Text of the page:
Labour’s race equality act launch event descended into farce after equality campaigners and media were banned from attendance — signalling the leadership’s dismissive attitude towards black and brown voters.
Photo by Ian Forsyth/Getty Images
At first glance, Labour’s package of race equality reforms seems like a step forward, but dig a little deeper and doubts arise about whether these measures will really address the root causes of racial inequality. The first clue is the ditching of the phrase ‘systemic racism’, which represents a recognition that tackling the scourge of racial injustice in society takes more than piecemeal policies.
Rather, the phrase acknowledges that unfair outcomes are perpetrated by a system where racial disparities are the by-product of the elites’ interests in maintaining the status quo. That system upholds a race and class hierarchy with a privileged white strata at the top, a multicultural working class at the bottom, and Black people, Asians, Muslims and Gypsy, Roma and Traveller communities holding up the pyramid.
Tackling systemic racism necessitates a race-class analysis which is the basis for a unified struggle informed by an understanding that progressive policies raises all boats while recognising the dynamics of racism means a colourblind approach risks leaving people of colour further behind. Viewed through that lens we can see Labour’s race equality offer for what it is; the illusion of progress for electoral gain followed by a shrug of ‘we tried’ when outcomes remain largely unchanged in office.
The electoral calculus is key for Labour. The frontpage of Britain’s only national African and Caribbean newspaper, The Voice, last week declared ‘Starmer don’t care about us.’ It was the clearest sign yet that Labour’s most loyal voter base have had enough of being taken for granted. Parallel to this, Starmer is losing the Muslim vote in droves due to his stance on Israel’s massacre on Palestinians in Gaza, with less than half of Labour’s Muslim base intending to vote for the party at the next election.
This presents a crisis, because previous studies by Operation Black Vote have highlighted how crucial Black and Asian voters are in many swing seats. Despite enjoying huge national poll leads, inside Westminster there is a growing fear that Labour support amongst its traditional voters is weak and vulnerable. The trend of minority ethnic families moving from inner city ‘safe’ Labour seats to more marginal suburbs and satellite towns continues apace, and analysis indicates African and Caribbean voters could be more influential than ever in this years’ general election.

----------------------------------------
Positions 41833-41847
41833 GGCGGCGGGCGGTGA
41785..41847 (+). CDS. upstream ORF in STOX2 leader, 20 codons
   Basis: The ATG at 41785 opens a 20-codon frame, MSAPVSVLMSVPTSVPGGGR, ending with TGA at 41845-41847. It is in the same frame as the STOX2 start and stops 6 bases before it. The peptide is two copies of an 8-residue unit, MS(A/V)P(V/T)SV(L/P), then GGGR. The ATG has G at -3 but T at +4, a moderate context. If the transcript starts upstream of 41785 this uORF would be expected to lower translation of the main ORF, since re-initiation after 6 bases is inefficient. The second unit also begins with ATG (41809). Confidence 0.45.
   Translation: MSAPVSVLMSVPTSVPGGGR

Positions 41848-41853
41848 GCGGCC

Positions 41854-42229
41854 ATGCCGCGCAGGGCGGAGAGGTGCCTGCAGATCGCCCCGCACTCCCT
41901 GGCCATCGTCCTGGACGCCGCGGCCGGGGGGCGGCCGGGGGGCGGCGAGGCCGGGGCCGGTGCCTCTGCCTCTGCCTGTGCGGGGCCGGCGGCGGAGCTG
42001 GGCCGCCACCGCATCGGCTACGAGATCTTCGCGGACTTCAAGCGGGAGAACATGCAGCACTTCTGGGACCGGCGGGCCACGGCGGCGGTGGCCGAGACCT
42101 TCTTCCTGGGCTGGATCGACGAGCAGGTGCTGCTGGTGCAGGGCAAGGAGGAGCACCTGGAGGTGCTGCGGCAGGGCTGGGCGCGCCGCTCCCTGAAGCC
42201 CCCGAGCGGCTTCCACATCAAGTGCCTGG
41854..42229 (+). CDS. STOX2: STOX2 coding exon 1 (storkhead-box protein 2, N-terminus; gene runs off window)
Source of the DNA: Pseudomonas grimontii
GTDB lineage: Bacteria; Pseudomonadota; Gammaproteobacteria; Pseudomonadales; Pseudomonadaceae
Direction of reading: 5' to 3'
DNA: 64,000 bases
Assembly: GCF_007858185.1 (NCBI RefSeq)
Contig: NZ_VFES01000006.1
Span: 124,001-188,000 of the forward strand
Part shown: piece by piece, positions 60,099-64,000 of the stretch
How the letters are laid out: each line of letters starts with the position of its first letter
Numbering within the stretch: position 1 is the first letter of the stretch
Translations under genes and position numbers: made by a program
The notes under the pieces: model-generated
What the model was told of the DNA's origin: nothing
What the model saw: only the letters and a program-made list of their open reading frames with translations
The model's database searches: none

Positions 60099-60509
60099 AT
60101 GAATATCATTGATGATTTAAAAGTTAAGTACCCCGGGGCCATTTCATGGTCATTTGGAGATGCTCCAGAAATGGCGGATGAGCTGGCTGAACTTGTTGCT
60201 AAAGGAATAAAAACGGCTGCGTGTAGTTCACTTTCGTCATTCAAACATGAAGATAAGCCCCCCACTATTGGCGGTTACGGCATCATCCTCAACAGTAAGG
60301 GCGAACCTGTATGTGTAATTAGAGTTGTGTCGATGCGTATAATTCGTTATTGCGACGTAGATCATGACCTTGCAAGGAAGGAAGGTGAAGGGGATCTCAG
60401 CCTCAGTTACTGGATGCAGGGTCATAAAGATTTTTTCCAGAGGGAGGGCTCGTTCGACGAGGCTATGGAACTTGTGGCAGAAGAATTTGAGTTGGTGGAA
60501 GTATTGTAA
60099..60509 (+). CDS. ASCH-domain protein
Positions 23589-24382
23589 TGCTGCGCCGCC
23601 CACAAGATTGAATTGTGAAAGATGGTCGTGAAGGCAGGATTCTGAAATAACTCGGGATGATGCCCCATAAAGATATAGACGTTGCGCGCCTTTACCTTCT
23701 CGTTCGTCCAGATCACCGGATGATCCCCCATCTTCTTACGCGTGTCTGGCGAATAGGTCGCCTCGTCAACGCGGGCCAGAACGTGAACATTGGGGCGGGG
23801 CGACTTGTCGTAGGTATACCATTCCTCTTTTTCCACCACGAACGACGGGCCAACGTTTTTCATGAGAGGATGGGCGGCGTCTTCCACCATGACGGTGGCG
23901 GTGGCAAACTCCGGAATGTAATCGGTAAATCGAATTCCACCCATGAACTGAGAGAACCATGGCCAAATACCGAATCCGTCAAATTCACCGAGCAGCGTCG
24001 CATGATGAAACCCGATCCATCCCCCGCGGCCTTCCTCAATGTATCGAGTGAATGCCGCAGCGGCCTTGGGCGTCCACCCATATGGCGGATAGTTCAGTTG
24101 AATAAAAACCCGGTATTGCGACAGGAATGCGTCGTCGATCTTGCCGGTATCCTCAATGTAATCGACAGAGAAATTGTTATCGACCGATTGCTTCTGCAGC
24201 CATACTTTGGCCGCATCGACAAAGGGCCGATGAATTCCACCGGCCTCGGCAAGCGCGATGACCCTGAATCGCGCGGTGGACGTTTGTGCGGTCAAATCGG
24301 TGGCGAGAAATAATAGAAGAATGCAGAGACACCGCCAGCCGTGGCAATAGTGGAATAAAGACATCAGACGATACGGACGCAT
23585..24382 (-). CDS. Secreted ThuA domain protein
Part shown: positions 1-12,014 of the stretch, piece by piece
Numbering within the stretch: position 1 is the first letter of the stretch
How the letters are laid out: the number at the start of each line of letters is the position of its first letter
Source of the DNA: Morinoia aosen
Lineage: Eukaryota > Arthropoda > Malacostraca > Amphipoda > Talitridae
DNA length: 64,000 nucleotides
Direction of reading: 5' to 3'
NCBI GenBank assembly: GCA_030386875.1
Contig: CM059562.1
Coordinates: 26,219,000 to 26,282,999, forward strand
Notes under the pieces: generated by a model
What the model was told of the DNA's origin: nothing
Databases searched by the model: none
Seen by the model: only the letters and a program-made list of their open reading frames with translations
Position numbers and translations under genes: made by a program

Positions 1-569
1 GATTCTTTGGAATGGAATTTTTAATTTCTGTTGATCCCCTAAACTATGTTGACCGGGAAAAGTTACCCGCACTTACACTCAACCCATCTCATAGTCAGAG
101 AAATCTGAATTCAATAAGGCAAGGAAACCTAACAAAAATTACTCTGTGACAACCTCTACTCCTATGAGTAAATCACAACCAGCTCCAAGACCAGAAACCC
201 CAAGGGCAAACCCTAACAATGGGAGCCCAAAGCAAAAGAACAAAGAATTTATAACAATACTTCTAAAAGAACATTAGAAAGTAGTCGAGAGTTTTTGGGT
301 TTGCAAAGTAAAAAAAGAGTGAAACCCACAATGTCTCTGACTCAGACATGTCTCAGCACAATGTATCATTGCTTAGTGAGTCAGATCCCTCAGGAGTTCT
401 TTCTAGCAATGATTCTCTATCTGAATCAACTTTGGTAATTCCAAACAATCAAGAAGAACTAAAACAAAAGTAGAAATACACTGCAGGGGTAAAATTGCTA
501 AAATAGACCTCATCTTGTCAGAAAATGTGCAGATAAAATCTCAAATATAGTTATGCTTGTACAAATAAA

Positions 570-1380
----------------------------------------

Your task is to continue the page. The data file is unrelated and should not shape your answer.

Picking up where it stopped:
Yet all the indications are that African and Caribbean voters are more disillusioned with Labour than ever before. From the party’s dismissive response to the Forde Report, which unearthed damaging factionalism with racist comments directed at Black MPs, to Diane Abbott losing the whip and a range of ‘internal’ race-related issues, these were all noted in the community at large, which has been frustrated at Labour for generations.
It was inevitable the widely-held view Labour takes Black and Asian votes for granted was going to snap the elastic of undying support at some point. That, combined with the likely collapse in their Muslim vote, and despair from the white working class and progressives at Labour’s changing positions on everything from refusing to raise corporation tax to slashing green investment, adds up to a recipe for disaster.
Factor in non-voting disillusionment and the voter suppression of ID checks at polling stations disproportionately disenfranchising Black and Asian people still willing to vote Labour, and you can understand the panic. So this years’ election is on course to be very different from 2017, when 73 percent of Black and Asian voters supported Labour and pre-election polling put Labour’s support even higher, between 80 to 90 percent.
A Systemic Issue
Keir Starmer first promised a ‘Race Equality Act’ in 2020 but impatience at lack of any details eventually forced the party to set up a working group chaired by Baroness Doreen Lawrence.
We now see the results of those deliberations. There are some good proposals – mandatory ethnicity pay monitoring; access to finance for Black and Asian entrepreneurs; new guidance on police strip searches to prevent another Child Q; and a focus on preventing Black maternal deaths to deal with the fact that Black women are five times more likely to die at or around childbirth among them.
Yet the way all these proposals are framed prompts questions. Ethnicity pay monitoring is treated as a silver bullet but the cause of the wage gap is less about workers doing the same job on different wages, but rather the concentration of people of colour in lower grades.
That is a systemic problem which requires a focus on fair recruitment and promotion, and that in turn means enforcement. But there was no mention of extra powers for Britain’s watchdog, the Equality and Human Rights Commission, to carry out investigations and issue fines. Also missing was equality in procurement, where the state can use its £300 billion in contracts with the private sector to force change.
Labour was also silent on bringing the private sector fully in line with the Equality Act so businesses adopt ‘positive duties’ to prevent discrimination occurring in the first place. A crucial omission considering the private sector generates far more race discrimination cases.